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The candidate for mayor of Cuernavaca, Morelos, Sergio Estrada Cajigal, of the Fuerza por México party, faces a complaint of physical violence. Cristóbal Arias, who ran for governor of Michoacán for the same party, has at least three ongoing investigations for domestic violence, according to the Observatoria Todas Mx. Both candidates remained in the race through the election. However, preliminary results do not favor them.
The electoral institute of Chiapas, one of the few states that reviewed its candidates’ 3-Out-Of-3 Declarations, found that 26 had ongoing investigations in family and criminal courts. But none of the trials had concluded; so the institute decided that the candidates could continue in the race.
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A questioned truth
There was no institutional effort to review the 3-Out-Of-3 Declarations for every one of the 20,500 candidates running, except in cases such as Chiapas, Sandoval said.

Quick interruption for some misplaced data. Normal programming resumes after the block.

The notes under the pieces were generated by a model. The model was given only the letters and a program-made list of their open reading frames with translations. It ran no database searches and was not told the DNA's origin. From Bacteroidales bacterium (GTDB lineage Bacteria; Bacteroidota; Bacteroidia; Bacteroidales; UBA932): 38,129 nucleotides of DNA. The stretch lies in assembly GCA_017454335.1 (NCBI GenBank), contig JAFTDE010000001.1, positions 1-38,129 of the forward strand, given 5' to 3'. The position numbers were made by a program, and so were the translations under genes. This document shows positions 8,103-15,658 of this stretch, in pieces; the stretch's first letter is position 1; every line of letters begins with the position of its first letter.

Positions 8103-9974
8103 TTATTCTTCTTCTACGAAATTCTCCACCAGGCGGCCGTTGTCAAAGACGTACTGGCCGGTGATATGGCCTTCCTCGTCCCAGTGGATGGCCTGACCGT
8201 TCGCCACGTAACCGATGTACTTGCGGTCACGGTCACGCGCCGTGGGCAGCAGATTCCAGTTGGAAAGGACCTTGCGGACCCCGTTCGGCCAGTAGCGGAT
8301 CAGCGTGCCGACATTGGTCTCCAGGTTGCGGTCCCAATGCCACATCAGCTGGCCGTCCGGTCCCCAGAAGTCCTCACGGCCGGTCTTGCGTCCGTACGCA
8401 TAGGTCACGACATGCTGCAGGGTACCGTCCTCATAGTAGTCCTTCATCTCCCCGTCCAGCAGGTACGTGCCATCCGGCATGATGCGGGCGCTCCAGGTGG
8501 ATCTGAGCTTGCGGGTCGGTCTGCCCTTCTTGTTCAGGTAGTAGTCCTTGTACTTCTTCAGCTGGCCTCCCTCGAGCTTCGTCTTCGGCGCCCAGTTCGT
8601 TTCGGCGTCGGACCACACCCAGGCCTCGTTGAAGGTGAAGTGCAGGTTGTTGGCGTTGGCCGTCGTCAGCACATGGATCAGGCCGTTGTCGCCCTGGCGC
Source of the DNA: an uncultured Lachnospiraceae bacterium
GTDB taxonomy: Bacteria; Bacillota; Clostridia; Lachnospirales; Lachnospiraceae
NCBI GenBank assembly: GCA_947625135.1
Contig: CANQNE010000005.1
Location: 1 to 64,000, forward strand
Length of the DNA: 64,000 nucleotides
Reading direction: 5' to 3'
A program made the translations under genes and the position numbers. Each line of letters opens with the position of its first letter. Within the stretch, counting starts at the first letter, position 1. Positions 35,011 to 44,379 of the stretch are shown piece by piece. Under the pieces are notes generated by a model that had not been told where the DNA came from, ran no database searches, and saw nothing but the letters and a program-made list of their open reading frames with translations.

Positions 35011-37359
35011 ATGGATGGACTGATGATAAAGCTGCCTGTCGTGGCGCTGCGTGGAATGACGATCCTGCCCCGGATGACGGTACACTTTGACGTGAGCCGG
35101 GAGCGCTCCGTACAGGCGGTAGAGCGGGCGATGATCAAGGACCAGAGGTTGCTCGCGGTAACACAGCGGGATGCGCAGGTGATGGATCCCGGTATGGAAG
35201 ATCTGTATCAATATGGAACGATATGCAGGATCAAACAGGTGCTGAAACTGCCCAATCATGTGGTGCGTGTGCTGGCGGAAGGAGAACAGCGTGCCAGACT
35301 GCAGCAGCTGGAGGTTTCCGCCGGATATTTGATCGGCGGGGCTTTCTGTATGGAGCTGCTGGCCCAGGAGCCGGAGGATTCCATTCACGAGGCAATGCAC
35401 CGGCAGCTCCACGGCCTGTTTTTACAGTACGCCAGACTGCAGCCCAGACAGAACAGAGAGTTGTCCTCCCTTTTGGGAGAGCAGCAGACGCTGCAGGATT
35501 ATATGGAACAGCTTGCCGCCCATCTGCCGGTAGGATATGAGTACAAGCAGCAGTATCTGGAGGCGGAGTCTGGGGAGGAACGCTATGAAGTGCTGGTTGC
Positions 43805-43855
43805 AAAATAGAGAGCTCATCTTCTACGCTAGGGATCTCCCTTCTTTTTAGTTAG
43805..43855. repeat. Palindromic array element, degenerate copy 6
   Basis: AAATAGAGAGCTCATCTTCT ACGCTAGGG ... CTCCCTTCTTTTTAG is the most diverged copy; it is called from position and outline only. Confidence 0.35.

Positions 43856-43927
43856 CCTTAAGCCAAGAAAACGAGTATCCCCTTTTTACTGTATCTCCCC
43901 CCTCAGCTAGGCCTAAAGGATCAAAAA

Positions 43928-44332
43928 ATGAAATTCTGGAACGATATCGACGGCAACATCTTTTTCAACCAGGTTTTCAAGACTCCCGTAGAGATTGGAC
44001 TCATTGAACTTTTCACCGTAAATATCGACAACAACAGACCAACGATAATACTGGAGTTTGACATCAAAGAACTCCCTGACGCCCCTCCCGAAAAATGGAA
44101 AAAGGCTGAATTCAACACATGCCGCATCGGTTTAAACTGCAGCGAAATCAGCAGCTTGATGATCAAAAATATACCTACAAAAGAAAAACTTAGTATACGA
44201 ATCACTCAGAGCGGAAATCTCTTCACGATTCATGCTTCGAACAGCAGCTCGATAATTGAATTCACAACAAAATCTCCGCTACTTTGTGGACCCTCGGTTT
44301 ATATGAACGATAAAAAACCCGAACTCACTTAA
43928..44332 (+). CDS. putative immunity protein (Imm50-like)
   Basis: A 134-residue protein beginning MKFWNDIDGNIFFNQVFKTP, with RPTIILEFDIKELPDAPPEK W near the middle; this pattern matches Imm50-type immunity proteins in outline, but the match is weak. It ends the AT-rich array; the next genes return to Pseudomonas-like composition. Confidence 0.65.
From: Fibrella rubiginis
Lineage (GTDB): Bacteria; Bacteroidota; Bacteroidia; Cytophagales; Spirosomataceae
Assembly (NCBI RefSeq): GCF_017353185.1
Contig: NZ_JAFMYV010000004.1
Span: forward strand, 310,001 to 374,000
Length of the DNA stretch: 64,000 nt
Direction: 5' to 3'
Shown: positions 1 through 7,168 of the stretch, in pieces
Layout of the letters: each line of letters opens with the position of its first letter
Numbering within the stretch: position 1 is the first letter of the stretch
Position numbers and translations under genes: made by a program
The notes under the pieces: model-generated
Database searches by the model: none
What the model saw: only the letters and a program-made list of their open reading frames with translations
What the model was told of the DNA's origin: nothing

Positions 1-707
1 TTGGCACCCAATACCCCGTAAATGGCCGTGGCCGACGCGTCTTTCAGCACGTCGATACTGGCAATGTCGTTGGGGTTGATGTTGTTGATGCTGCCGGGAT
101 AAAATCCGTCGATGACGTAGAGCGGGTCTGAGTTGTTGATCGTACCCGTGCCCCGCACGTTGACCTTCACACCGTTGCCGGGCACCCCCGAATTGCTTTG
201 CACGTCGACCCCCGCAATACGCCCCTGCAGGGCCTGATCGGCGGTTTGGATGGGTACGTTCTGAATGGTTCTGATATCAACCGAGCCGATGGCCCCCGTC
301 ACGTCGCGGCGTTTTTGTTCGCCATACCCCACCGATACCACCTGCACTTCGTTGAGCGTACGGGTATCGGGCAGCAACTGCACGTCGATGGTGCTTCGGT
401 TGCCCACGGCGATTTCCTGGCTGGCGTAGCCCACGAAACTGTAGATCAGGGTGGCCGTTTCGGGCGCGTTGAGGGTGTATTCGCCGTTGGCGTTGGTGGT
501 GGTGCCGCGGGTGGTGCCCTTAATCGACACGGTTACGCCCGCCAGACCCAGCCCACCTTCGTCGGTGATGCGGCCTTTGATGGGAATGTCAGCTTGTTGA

Chiapas’s Judiciary provided electoral authorities with the information needed to review the 3-Out-Of-3 Declarations of all 12,000 candidates running for local councils or seats in the local Congress.
For ethical reasons, the parties should not have nominated people with poor public reputation or facing any complaints, said Sandoval. “We recognize the parties as the main accomplices. Despite their background, they decided to have them run and developed campaigns paid for with our taxes.”
Social organizations found several cases in which candidates were accused of offenses related to gender violence, and the media pointed out more. “There would be cases of candidates who falsified their 3-Out-Of-3 Declarations in order to run,” said Alfonso Cruz, an electoral legal consultant.